Following the hearing in which no one spoke, supervisors tabled action until the county administrator can meet with the treasurer to determine what type of payment plan she is willing to accept for paying delinquent taxes.
Halasz said if the code were to change, and an existing business was not fully paid in their taxes, it would not be helpful to tell that business the taxes must be paid immediately.
He said supervisors may want to consider a payment plan during this “break-in” period to enable the business owner to pay the taxes while staying in business.
“If we put them out of business, they couldn’t pay at all,” Chairman Tom West said. “I don’t think that would be good.”
Halasz agreed, adding, “It would not be our best interest.”
County Attorney Jeremy Carroll pointed out business licenses are paid annually and should a business fail to pay delinquent taxes over the course of a year, the business license could not be renewed and it would not be allowed to continue to operate.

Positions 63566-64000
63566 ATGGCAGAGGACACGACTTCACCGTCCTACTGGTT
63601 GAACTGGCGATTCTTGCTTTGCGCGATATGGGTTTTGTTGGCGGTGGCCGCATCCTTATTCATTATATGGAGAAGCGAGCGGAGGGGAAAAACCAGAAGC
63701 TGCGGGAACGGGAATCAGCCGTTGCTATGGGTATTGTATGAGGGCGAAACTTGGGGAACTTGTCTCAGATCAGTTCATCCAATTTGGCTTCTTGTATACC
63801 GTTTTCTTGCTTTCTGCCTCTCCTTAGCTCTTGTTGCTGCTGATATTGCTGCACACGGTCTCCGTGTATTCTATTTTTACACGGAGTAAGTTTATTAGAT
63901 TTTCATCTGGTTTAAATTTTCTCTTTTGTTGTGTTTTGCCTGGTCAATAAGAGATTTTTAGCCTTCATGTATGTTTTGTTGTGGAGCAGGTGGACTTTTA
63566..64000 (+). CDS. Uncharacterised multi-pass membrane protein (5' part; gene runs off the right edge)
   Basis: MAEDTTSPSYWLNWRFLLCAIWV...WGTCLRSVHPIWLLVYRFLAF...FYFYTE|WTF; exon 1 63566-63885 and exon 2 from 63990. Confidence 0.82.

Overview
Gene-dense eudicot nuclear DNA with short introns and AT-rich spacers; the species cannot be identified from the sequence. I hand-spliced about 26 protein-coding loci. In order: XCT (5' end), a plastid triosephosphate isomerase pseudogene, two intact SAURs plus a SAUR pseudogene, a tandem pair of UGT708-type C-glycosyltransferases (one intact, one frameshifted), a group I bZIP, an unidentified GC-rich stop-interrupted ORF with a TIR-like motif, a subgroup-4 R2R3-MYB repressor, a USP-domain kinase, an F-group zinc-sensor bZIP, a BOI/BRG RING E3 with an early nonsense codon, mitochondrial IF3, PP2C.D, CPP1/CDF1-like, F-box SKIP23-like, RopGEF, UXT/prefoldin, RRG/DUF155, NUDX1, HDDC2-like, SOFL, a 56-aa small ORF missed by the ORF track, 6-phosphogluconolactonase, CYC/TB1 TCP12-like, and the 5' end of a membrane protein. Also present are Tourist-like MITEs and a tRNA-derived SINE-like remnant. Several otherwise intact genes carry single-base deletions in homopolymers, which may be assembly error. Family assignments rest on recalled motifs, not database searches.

Since the treasurer had not been contacted concerning any practical arrangement, supervisors opted to table further discussion until the county administrator meets with her to discuss implementing the amendment to county code should it be approved at a later meeting.
“I think that’s important. We can make a decision about the ordinance, but the treasurer has to apply that. We have got to be clear going into this about what we are willing to tolerate and what we are not,” said ED-4 Supervisor Doug Bowman. “We need to know what she is going to do administratively to ensure that some effort is being made to collect delinquent real estate taxes as well as these other taxes that are already in our code.
“Until we can have a clear understanding with the treasurer on the application of a workout plan, I would like to delay the decision on this,” Bowman added.